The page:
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Council Adopts 2024 City Budget With Numerous Amendments

The Jamestown City Council is pictured on Monday. The council adopted the 2024 budget after 15 amendments were brought forward. P-J photo by Eric Tichy

Though some concerns were raised, the Jamestown City Council on Monday unanimously approved the 2024 city budget that holds the line on taxes. More than a dozen amendments to the $40.15 million executive budget were brought forward and then unanimously approved by the council.

Afterward, Tony Dolce, R-Ward 2 and council president, thanked the council for “their diligent work” on the budget.

“It’s always a very difficult process,” Dolce said. “People can always argue this, that. Should we cut this? Should we add to that? Everybody always has their priorities and their agendas. … This is still a no-tax-increase budget; we just kind of rearranged the furniture a little bit internally in there.”

Among the 15 amendments brought forward, the council limited the pay increases Mayor Eddie Sundquist had proposed in his executive budget to department heads. Councilwoman Kim Ecklund, R-At Large, who also is chair of the city’s Finance Committee, noted that the mayor had requested “considerable raises” to the various city leaders.

After some review, the council members decided to lower the raises — including to the city clerk, engineer and comptroller — to 2.5% so they would fall in line with the unions they represent.

On Monday, the council also removed a request by the Jamestown Police Department to purchase an unmarked vehicle at a cost of $41,870. Three other vehicles the department requested were kept in the budget.

Ecklund, who won election for mayor earlier this month, said none of the changes were a surprise to the city’s department heads; she said she met with the city leaders prior to Monday’s voting session.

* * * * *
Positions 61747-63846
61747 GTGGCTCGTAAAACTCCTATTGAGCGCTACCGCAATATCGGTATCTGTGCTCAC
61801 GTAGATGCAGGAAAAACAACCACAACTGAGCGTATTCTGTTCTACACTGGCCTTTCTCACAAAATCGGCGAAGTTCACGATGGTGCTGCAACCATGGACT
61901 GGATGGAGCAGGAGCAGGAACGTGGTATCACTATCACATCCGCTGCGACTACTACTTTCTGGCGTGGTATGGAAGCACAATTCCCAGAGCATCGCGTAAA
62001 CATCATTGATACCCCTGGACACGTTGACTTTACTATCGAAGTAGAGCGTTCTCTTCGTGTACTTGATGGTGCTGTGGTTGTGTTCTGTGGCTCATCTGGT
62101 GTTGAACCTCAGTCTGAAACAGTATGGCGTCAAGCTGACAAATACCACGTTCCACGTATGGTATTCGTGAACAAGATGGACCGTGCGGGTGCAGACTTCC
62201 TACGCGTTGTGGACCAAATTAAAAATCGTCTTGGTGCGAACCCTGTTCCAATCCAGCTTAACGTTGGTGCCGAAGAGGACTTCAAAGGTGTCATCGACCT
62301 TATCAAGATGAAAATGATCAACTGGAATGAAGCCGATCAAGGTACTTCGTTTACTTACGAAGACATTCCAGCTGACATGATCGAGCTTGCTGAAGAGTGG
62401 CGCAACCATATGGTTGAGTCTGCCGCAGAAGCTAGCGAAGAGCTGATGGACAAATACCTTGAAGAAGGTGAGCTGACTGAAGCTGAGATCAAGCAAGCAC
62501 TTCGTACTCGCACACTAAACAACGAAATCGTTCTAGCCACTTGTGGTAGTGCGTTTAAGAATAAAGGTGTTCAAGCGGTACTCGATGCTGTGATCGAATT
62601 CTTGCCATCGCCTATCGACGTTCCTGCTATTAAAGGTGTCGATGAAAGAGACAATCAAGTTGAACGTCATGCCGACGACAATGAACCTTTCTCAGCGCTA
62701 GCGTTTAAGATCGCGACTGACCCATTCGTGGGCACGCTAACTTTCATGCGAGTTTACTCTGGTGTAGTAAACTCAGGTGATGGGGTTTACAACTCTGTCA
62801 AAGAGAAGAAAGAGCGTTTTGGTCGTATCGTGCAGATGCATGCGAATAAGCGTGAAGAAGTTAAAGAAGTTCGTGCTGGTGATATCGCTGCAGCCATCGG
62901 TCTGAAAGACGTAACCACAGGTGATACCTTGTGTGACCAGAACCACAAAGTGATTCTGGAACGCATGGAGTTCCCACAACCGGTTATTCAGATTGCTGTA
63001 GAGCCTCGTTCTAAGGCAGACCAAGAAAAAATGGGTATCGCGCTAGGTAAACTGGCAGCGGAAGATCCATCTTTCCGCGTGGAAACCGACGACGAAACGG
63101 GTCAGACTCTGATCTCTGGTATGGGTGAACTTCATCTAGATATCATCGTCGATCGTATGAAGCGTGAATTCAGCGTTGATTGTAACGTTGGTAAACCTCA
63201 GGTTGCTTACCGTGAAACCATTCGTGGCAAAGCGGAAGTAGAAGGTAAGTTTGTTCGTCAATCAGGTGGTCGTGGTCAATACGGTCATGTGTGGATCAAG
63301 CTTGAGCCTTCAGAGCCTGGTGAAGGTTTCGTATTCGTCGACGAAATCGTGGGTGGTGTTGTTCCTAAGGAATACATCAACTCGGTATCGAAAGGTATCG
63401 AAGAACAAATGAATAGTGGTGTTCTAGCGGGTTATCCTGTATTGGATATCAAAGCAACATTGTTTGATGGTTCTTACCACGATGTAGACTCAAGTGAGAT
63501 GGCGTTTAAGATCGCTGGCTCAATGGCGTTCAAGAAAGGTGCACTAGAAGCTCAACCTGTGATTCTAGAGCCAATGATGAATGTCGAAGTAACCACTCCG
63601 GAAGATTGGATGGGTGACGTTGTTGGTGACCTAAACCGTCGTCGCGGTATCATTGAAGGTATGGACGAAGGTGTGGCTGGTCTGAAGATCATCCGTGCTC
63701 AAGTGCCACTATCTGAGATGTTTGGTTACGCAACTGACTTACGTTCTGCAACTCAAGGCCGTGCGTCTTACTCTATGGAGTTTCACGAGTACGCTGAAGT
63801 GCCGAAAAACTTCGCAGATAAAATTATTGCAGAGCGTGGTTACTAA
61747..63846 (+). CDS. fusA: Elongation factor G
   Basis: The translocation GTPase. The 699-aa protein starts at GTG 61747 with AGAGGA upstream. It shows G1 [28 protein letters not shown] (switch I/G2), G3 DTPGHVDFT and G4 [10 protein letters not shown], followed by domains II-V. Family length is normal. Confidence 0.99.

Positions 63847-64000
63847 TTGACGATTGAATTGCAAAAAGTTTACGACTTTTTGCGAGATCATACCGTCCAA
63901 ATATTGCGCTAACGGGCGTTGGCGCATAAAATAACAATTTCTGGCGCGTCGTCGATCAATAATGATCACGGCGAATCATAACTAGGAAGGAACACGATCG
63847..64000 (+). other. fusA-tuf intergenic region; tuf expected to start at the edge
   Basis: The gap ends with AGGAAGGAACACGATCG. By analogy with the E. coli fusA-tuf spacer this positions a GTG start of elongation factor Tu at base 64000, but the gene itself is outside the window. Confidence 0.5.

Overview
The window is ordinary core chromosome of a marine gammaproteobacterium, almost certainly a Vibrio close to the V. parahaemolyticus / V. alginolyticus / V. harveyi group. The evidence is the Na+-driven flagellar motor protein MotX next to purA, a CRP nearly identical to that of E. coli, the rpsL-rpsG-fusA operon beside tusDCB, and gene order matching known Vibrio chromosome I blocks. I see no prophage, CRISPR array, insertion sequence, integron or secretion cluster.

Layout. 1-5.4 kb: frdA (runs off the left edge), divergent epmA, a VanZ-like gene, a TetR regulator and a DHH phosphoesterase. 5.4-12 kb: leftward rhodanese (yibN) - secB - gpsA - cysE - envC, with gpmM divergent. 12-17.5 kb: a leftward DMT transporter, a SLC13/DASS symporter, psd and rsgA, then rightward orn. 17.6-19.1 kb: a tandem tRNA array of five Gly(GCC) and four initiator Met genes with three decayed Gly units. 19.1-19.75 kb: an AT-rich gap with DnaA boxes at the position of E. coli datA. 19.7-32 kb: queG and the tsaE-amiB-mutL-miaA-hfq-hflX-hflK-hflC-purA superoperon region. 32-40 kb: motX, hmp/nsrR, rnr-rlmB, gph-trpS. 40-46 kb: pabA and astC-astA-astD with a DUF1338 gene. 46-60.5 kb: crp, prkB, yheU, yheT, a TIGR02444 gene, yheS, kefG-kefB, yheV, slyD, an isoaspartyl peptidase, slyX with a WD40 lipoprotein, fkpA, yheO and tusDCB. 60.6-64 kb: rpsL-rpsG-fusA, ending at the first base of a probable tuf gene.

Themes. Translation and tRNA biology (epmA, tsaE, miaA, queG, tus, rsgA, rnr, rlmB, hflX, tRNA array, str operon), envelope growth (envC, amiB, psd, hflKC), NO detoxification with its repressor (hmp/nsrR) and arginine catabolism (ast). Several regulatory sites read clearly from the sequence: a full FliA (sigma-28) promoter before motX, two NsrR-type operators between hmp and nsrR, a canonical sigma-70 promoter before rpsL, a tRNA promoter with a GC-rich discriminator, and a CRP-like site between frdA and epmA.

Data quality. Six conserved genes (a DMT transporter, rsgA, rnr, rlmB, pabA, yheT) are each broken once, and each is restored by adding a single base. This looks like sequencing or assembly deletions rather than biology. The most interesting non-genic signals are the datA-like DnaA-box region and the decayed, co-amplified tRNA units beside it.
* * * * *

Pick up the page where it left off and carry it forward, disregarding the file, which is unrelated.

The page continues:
Afterward, Sundquist told reporters his “one area of concern (on the budget that was adopted) is the continual lowering of salaries for our department heads.”

He added, “It’s becoming increasingly more difficult to be able to hire, especially when the city has very low wages for management employees as compared to other municipalities across the state.”

In his executive budget, Sundquist said salaries were requested closer to the average of other municipalities based on a report from one of the city’s lobbying firms.

“To see those get cut, it’s only going to make it more difficult to continue to hire for those positions,” he said.

Asked if he planned to veto any of the amendments, Sundquist responded, “Well, I got five days to take a look at it and review. But, as of right now, none of the amendments really stood out at this point.”

During a work session meeting prior to Monday’s voting session, Ecklund said she had reviewed the 2024 budget with Joe Bellitto, former city comptroller. She noted that Bellitto had “some very strong concerns looking at the budget.”

She said Bellitto, who is part of her transition team as mayor-elect, is going to review the 2023 budget and next year’s spending plan over the next two weeks.

Ecklund said Dec. 11 could be used to make any further changes to the budget and also vote to potentially override any vetoes Sundquist may bring.

She said one of her main concerns with the 2024 budget is “hitting some of those revenue items” that were projected, noting specifically property and sales taxes.

“I think I’ll feel better after I have Joe (Bellitto) look at it,” she said.

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